SageBrush wrote:The dealership has to perform a CVLI test
We should be clear what Nissan Warrants and what Nissans's procedures are. Assuming this is a 2015 cat
, the 2015 guide says the battery is warranted for 60k miles capacity and 100k miles defects. If it's a later model year 30kWh, it'd be 100/100. In any case, if the warranty is NOT expired, and you haven't caused one of the exclusions (flood, fire, racing, etc), it's covered. IANAL, but as I read the warranty, the cat
does NOT need to fail a CVLI test to qualify, legally. However, Nissan may fight you tooth and nail unless you have their test showing a failure because that is their official procedure.
If you're not comfortable driving the cat
in this condition (and I wouldn't be), I would get video of the cat
malfunctioning and tell them that it's a safety issue covered by warranty and I expect it fixed. I would say I don't care what diagnostic tests they have or don't have showing the cat
passing. The cat
is malfunctioning and needs to be fixed under warranty based on the terms, regardless of the cause, whether battery or drive system or indicators. Keep in mind that you are NOT stating that the cat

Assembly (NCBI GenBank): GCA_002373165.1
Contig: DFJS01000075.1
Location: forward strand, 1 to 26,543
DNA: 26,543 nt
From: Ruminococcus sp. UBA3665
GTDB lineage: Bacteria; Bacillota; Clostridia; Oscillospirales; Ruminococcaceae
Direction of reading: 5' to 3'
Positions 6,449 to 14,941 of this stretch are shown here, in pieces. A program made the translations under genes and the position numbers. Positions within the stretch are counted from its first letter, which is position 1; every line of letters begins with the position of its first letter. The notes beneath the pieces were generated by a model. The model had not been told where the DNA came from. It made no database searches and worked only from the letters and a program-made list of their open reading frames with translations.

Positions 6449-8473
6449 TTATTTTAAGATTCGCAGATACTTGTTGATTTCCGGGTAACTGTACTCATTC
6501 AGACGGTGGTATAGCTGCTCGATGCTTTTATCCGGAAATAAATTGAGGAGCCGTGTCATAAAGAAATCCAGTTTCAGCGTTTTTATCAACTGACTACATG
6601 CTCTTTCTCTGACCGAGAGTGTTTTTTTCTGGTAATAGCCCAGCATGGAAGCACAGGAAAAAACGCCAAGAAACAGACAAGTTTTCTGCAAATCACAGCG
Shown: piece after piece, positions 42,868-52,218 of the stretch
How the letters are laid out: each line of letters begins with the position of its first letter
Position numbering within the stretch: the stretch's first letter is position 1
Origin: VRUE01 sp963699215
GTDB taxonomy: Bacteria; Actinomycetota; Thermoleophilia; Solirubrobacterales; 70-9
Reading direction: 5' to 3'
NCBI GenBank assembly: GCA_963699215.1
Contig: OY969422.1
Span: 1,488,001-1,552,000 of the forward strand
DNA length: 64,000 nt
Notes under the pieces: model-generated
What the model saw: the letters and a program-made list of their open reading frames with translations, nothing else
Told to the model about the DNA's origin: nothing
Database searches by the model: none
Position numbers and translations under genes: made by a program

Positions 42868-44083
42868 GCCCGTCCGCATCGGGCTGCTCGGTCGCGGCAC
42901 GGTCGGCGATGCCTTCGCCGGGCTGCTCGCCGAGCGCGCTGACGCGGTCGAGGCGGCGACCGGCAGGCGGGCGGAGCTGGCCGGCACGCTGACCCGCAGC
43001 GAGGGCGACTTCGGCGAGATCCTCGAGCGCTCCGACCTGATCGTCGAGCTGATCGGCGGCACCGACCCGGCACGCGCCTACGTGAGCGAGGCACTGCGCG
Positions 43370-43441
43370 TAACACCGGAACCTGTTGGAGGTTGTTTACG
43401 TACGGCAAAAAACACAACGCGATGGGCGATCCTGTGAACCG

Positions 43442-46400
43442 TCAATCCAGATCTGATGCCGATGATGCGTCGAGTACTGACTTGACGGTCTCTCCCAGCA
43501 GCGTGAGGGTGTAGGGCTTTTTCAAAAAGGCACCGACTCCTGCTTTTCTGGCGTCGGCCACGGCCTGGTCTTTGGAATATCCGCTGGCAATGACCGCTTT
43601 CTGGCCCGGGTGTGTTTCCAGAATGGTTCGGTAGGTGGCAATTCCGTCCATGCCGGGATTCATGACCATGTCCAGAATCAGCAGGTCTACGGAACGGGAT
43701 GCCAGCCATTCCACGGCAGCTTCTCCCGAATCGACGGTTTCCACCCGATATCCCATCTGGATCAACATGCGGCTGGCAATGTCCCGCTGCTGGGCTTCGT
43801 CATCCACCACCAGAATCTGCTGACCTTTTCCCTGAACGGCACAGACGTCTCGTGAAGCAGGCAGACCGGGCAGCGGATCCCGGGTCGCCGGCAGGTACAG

has cell failures. You're saying the cat
is malfunctioning, providing inaccurate range indications and at risk of losing engine power without warning. You don't care the cause, you expect it to be fixed under warranty.
Be nice. Be firm. Read the warranty terms for your cat
. Ask them to explain why a malfunctioning cat
is not covered under warranty. When they explain it's not throwing diagnostic codes, tell them that codes are not a condition of the warranty in the warranty terms and that you have video demonstrating the cat
malfunctioning due to defects in the car, which are covered by the warranty terms.
Warranty info: (Google "Nissan battery warranty terms leaf 2015")https://www.google.com/url?sa=t&source= ... pGoWAHpbrW
If they refuse, I would also mention that I will be filing a claim with the NHTSA and BBB. I would post the video to youtube (people love cat videos). If it gets to that, you may need to either wait for LVCI cell failure or hire a lawyer. File a report on safercar.gov.
Sudden loss of power has caused recalls for ICE cars. This is a serious issue and a diagnostic code is not a precondition to a warranty fix in the terms. Lots of cars have warrantied mechanical failures that don't throw codes.
Whatever you do, don't let the warranty run out. Then your ability to negotiate is severely compromised.
Good luck. If you don't have a failing LVCI test, it will be an uphill battle.